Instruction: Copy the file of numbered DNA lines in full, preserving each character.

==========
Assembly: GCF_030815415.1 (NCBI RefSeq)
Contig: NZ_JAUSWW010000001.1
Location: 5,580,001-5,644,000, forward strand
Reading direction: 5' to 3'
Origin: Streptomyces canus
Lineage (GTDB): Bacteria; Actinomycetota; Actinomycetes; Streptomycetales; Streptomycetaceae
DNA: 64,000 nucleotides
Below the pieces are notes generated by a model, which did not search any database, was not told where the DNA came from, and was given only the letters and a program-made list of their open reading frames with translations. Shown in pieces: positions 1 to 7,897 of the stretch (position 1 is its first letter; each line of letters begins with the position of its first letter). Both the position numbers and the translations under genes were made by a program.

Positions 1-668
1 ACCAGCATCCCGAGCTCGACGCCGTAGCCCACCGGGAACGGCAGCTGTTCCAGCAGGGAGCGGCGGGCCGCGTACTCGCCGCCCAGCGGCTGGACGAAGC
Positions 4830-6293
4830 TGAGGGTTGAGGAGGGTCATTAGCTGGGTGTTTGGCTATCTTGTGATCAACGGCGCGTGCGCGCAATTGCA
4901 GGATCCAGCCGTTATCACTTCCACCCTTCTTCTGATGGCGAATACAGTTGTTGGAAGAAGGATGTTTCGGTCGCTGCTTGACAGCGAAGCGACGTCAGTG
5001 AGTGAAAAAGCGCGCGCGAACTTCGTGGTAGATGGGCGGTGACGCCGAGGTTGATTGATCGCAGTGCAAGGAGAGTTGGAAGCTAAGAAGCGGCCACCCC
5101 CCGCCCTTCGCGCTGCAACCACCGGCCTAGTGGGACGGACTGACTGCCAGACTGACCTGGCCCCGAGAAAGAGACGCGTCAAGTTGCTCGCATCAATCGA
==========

Assembly: GCF_030815415.1 (NCBI RefSeq)
Contig: NZ_JAUSWW010000001.1
Location: 5,580,001-5,644,000, forward strand
Reading direction: 5' to 3'
Origin: Streptomyces canus
Lineage (GTDB): Bacteria; Actinomycetota; Actinomycetes; Streptomycetales; Streptomycetaceae
DNA: 64,000 nucleotides
Below the pieces are notes generated by a model, which did not search any database, was not told where the DNA came from, and was given only the letters and a program-made list of their open reading frames with translations. Shown in pieces: positions 1 to 7,897 of the stretch (position 1 is its first letter; each line of letters begins with the position of its first letter). Both the position numbers and the translations under genes were made by a program.

Positions 1-668
1 ACCAGCATCCCGAGCTCGACGCCGTAGCCCACCGGGAACGGCAGCTGTTCCAGCAGGGAGCGGCGGGCCGCGTACTCGCCGCCCAGCGGCTGGACGAAGC
Positions 4830-6293
4830 TGAGGGTTGAGGAGGGTCATTAGCTGGGTGTTTGGCTATCTTGTGATCAACGGCGCGTGCGCGCAATTGCA
4901 GGATCCAGCCGTTATCACTTCCACCCTTCTTCTGATGGCGAATACAGTTGTTGGAAGAAGGATGTTTCGGTCGCTGCTTGACAGCGAAGCGACGTCAGTG
5001 AGTGAAAAAGCGCGCGCGAACTTCGTGGTAGATGGGCGGTGACGCCGAGGTTGATTGATCGCAGTGCAAGGAGAGTTGGAAGCTAAGAAGCGGCCACCCC
5101 CCGCCCTTCGCGCTGCAACCACCGGCCTAGTGGGACGGACTGACTGCCAGACTGACCTGGCCCCGAGAAAGAGACGCGTCAAGTTGCTCGCATCAATCGA